5. Best Basic Keyboard For Programming - Logitech MX Keys Advanced Wireless Keyboard
For The Office
- Quite Portable And Lightweight
- Decent Backlighting
- Multiple OS support
- Membrane Keys
- Disappointing Build Quality
- Unremarkable Aesthetics
Switches: Membrane | Backlight: White | Connection: Wired/Wireless | Media Control Buttons: Yes
Mechanical keyboards are great. The feel of a nice mechanical switch simple can not be replaced by a membrane keyboard. However, not everyone prefers the sound of these boards. Plus, if you work in an office environment, you’re co-workers will be annoyed by a clicky switch. You can look at our selection of the best keyboard and mouse combos for office use, but enthusiasts might be looking for something else. So if you need something stealthy, the Logitech MX Keys is a great keyboard.
The keys feel surprisingly good to type on. Don’t get us wrong, these are membrane keys but they don’t feel as bad as we thought. The spherically dished keys match the shape of the fingertips. This offers a satisfying response to every keypress. This makes it one of the more comfortable typing experiences. Especially for longer sessions at the office.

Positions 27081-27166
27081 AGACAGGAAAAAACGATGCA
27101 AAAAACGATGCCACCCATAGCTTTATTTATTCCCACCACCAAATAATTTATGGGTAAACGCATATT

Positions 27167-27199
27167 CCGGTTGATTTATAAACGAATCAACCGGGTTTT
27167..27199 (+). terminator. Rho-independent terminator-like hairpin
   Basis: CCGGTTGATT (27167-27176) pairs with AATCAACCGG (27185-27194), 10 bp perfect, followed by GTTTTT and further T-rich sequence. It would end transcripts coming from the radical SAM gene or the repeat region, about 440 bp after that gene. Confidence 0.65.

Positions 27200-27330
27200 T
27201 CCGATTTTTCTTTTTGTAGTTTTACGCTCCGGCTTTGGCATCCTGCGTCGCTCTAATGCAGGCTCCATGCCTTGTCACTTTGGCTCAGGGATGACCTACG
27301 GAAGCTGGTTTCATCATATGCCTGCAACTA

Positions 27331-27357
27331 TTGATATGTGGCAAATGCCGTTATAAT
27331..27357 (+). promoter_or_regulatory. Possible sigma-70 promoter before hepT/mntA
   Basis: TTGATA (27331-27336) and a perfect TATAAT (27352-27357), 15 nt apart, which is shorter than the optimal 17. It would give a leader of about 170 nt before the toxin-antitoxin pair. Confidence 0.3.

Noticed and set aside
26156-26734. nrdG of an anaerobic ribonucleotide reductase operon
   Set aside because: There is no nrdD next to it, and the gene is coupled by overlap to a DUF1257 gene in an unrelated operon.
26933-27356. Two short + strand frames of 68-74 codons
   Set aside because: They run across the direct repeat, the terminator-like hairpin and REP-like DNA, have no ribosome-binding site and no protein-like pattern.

Related Read: CoolerMaster SK621 Keyboard Review
This wireless keyboard is backlit and it switches on automatically. This means whenever you press on a key, the white backlighting will spring to life. It works with multiple devices and operating systems. You can use it in Windows, macOS, Linux, iOS, and Android. Oh, and you can pair up to 3 devices.
Helpful Guide: FIX – Number Pad Not Working
It has a USB-C for charging and connection. A full charge can last up to 10 days with the backlighting on. When lighting is turned off, this thing can run for up to 5 months. While it may not be the best keyboard for programming overall, this keyboard definitely plays into the trend of being minimal and chic. However, the build quality leaves a lot to be desired. It’s also too expensive for a membrane keyboard.
Factors To Consider While Buying